Most spring gobbler hunters are looking forward to the upcoming season with equal amounts of anticipation and dread.
Because of the unusually warm and snowless winter just past, wild turkeys began the gobbling activity and breaking up of winter flocks into breeding groups much earlier than usual. So hunters instinctively fear that by the time spring season begins breeding has been accomplished and gobblers will be extra-resistant to bothering with any hen calls they hear from distant directions.
I share in that opinion. Gobbler hunting has, for several reasons, become more difficult in just the past three years. The birds seem to be gobbling as much, and coming in to a hunter's calls much slower and silently than what we had all been accustomed to for years. Hunter's response was to complain, of course, and to petition the Game Commission that they wanted the season to open earlier by a couple weeks. Part of the reticence to gobble is believed to be because the bulk of the breeding is over by opening day and gobblers just are not interested in hens by that time.
So I recently had the opportunity to hear the Game Commission turkey biologist, Mary Jo Casalena, speak at the Riggles Gap Sportsmen's Club's annual Landowner Appreciation Banquet. She and her staff have been conducting both gobbler and hen studies for the past several years. I asked her the question: "how responsive is the Game Commission to the suggestion that the season be opened earlier?''
"I don't think you'll see any moves in the season times and length anytime soon,'' Casalena said. "Our studies show that hens are very affected by hunter pressure and interference so we want for hens to be at the end of their breeding cycle before season begins."
There you have it - the basic conflict between the professionals and the hunters. Hunters tend to want what is best for them, what is convenient for their schedules and hunting. Wildlife professionals view the whole question as to what is best for the health and welfare of the resource. Those two outlooks almost always conflict.
Many believe that the change in allowing hunters to hunt all day in the last two weeks of season was done to placate hunters, to soothe them into not resisting the fact they the season was not going to open earlier. Maybe so, maybe not. Being able to hunt all day does allow hunters more hours to pursue the hunt but it hasn't reduced the hue and cry for beginning the season earlier. Most hunters would gladly give up the all-day hours for an opening day scheduled two weeks earlier than it is now. But since the studies they are conducting show that nesting hens will often abandon their nest if chased off by hunters, they are not likely to relent on their opinion.
Of course, hens are subject to "harassment" from foxes, snakes, owl, coyotes, raccoons, hawks and even bears, and will abandon their nest too if set upon by any of these.
Season lengths are decided for the good of the turkey populations, not for the convenience of hunters, Casalena firmly declared so for at least the foreseeable future, we'll have to learn how to cope. Especially this year.
I predict - and I sincerely hope that I will be proved wrong - that the will be the toughest year for hunting spring gobblers that we have experienced recently. A lot of harvest success will be by hunters who have scouted their areas and know how the turkey move and can plant themselves in the feeding routes and wait. The one-man chair blinds I have mentioned before are a terrific aid to helping a hunter stay put when he knows that is what he needs to do. Somehow, it is so much easier to stay put when you are comfortable sitting in a canvas chair with a thermos of coffee keeping you company.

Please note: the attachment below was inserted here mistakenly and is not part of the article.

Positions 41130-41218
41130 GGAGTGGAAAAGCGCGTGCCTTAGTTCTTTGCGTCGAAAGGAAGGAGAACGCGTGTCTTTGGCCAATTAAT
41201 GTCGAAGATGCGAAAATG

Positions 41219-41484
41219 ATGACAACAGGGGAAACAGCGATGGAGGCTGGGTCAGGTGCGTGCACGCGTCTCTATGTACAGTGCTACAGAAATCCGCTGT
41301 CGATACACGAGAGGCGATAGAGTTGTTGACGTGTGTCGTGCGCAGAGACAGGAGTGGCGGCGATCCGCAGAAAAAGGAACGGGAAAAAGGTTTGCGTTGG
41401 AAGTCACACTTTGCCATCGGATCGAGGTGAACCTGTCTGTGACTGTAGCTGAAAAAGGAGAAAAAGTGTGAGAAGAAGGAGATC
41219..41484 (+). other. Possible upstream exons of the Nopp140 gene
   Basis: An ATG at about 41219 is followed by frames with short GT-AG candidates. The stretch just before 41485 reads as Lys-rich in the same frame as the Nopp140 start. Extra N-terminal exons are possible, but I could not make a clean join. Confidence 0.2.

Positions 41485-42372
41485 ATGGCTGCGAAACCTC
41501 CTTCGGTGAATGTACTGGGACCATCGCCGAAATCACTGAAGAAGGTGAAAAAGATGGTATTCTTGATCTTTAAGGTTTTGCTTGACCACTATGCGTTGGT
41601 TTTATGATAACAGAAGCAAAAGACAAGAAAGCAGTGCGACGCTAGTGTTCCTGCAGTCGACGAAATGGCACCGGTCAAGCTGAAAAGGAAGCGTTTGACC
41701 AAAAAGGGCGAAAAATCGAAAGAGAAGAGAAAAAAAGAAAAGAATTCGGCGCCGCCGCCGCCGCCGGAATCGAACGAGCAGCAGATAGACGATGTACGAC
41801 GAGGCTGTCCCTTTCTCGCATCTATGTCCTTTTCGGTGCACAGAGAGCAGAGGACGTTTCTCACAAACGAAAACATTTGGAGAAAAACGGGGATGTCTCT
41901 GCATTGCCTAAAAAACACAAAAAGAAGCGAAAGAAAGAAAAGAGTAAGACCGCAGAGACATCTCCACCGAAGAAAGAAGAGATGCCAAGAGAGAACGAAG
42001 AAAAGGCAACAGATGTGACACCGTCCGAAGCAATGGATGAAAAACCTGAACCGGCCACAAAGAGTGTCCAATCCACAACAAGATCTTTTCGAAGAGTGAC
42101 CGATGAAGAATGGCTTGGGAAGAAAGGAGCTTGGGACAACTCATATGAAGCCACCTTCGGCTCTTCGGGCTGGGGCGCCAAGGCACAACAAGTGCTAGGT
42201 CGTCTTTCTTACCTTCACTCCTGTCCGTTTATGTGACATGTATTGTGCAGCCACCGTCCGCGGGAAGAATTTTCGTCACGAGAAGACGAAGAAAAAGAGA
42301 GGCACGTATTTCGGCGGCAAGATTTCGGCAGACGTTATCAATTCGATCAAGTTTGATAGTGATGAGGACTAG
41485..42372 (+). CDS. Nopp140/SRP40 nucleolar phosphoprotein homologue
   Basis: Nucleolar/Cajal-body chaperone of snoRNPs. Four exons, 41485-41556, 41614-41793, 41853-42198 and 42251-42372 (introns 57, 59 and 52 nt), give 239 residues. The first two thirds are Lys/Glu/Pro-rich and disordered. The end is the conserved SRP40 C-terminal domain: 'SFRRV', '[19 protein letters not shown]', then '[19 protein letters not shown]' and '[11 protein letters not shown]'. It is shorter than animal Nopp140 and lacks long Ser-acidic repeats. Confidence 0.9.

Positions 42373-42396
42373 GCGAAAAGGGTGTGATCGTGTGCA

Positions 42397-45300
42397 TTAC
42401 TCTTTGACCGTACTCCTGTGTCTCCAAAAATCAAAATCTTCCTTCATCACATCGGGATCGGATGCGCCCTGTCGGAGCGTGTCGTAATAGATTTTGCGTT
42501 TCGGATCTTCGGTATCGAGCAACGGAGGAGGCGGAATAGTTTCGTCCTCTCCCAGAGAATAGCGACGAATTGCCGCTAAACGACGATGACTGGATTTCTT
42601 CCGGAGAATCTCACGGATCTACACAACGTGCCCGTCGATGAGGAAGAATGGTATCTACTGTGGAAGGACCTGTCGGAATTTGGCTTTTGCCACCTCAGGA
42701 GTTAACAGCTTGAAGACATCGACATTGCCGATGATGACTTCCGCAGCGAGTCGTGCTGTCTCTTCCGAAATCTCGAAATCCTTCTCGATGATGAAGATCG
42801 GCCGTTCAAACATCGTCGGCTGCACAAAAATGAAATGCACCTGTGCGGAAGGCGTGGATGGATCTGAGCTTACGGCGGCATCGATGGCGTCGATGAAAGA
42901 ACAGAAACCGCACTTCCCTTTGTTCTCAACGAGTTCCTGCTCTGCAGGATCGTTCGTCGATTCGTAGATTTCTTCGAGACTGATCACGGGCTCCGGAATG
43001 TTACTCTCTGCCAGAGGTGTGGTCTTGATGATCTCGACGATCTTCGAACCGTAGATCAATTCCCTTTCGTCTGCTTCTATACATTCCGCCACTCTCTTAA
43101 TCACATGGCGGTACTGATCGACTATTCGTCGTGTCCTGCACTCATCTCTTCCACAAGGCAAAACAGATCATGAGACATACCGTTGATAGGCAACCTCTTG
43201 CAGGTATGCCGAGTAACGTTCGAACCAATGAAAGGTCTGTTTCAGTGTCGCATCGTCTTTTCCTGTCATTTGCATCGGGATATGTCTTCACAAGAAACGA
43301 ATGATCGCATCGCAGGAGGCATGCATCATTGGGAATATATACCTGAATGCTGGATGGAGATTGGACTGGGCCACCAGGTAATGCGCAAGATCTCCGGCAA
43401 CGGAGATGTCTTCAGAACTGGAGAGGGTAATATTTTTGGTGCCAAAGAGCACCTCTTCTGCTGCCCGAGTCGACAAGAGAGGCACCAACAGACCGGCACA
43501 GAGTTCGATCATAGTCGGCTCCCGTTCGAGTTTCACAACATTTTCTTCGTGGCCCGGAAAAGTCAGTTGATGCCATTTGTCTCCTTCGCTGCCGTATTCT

The blinds are lightweight and easy to carry. They pop up in less than a minute, no stakes to have to drive or extra chairs to carry with it. For anyone with a disability that keeps them from doing a lot of hiking and walking or anyone with senior citizen legs - like me - who simply prefers sitting to walking, these blinds are a true advantage.
Gobblers have been taking to responding to hen calls by cautiously edging toward the sound of the calls but doing it without gobbling. Often it takes the tom a long time to arrive at your location looking for a hen and if you can't wait, well, you'll miss that show. I believe the sitting and waiting tactic is the one that will work this season.
Quite a few turkeys have been fitted with leg bands that offer a $100 reward for reporting them. So watch for your gobblers to be sporting an aluminum ankle bracelet this year; there could be a reward for it. A year ago deer season, I found a dead 10 point buck. Even though I found it the first morning of buck season, it was obvious that it had been dead at least a couple days. But it sported a tag in each ear that said $100 reward.
When I called the number I reaped, not only the money, but a lot of interesting information about that buck. It had been tagged a year and a half earlier in another county as a button buck.
You also may see hens sporting satellite transmitter. From them the Game Commission will determine survival rates from spring to fall. Let them alone. The more hens reported or found dead in the spring, the farther down the road it becomes to have the season opens earlier than it will this year.